I imagine these shots the way they were seen originally looking something like this:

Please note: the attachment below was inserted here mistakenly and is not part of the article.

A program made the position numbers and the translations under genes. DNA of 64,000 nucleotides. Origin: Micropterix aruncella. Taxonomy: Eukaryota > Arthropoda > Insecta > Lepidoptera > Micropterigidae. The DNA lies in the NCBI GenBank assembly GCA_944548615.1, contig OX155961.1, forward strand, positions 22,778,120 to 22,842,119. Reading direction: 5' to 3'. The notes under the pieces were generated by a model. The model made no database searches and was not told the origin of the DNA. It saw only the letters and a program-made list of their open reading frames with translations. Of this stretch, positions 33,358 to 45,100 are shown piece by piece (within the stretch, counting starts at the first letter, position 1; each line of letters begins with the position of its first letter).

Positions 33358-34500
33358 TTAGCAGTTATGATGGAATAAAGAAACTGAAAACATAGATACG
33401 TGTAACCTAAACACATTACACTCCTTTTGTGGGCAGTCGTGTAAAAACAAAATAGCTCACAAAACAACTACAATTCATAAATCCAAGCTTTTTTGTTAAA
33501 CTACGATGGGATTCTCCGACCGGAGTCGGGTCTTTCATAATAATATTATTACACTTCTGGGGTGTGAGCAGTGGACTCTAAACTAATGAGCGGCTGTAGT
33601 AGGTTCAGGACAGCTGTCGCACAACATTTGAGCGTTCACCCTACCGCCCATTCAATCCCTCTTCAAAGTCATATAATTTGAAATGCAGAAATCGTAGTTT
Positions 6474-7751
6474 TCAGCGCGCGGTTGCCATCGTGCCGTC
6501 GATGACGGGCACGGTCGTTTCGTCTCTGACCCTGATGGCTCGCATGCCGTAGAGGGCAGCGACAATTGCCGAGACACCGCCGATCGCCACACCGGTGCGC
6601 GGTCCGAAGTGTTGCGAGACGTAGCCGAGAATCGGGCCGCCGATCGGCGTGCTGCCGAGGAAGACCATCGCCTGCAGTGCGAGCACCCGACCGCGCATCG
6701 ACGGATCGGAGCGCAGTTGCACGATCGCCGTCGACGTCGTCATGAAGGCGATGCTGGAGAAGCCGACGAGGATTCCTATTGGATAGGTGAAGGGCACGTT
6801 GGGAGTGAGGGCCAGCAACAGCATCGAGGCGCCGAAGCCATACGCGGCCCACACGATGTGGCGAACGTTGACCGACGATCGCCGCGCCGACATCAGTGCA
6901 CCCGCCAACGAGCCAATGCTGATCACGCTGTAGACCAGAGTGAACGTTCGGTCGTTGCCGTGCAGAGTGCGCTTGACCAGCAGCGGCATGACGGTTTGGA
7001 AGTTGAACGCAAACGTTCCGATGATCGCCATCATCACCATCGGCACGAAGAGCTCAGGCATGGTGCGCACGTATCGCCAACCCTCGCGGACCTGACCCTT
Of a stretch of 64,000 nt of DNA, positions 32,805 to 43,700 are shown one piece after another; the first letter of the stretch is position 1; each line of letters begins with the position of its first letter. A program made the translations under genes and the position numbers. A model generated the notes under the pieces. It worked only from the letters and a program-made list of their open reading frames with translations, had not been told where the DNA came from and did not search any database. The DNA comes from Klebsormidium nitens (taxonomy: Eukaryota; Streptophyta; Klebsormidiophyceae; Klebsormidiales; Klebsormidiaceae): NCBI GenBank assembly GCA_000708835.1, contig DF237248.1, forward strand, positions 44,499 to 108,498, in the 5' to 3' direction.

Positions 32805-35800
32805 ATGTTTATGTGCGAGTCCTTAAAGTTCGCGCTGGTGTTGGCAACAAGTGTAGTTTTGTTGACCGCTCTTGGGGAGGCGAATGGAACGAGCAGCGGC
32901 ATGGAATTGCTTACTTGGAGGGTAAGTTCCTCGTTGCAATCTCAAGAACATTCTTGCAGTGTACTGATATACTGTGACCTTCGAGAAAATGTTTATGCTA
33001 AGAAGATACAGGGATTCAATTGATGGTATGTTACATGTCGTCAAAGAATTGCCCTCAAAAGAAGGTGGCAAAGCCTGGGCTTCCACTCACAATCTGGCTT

I imagine that the red-tinted portion was on my 4:3 screen in 1994, including that thin strip on the bottom that I imagine has been lost in the new transfer. The non-red areas on the sides were certainly not seen originally. If I had access to the original broadcast image, of course, I would do a comparison but I'm not even sure that the fullscreen image is the one being seen in repeats, and I don't know when to expect this episode to air again. (As far as I can tell, only TNT has repeats in my area, and right now they're on 2005 episodes. If I'm wrong, then the bottom frame line wasn't cropped from the original transfer, and the difference is just that the sides have been added.) The easy availability of the DVD version and the difficulty of accessing the 1994 broadcast version mean that the 16:9 image will endure as the one most people see for as long as DVD and 16:9 are standard formats. It will be the way the show is most available to scholars and fans alike. Yet my desire to recapture lost time (among other things) tells me that this new version is not improved.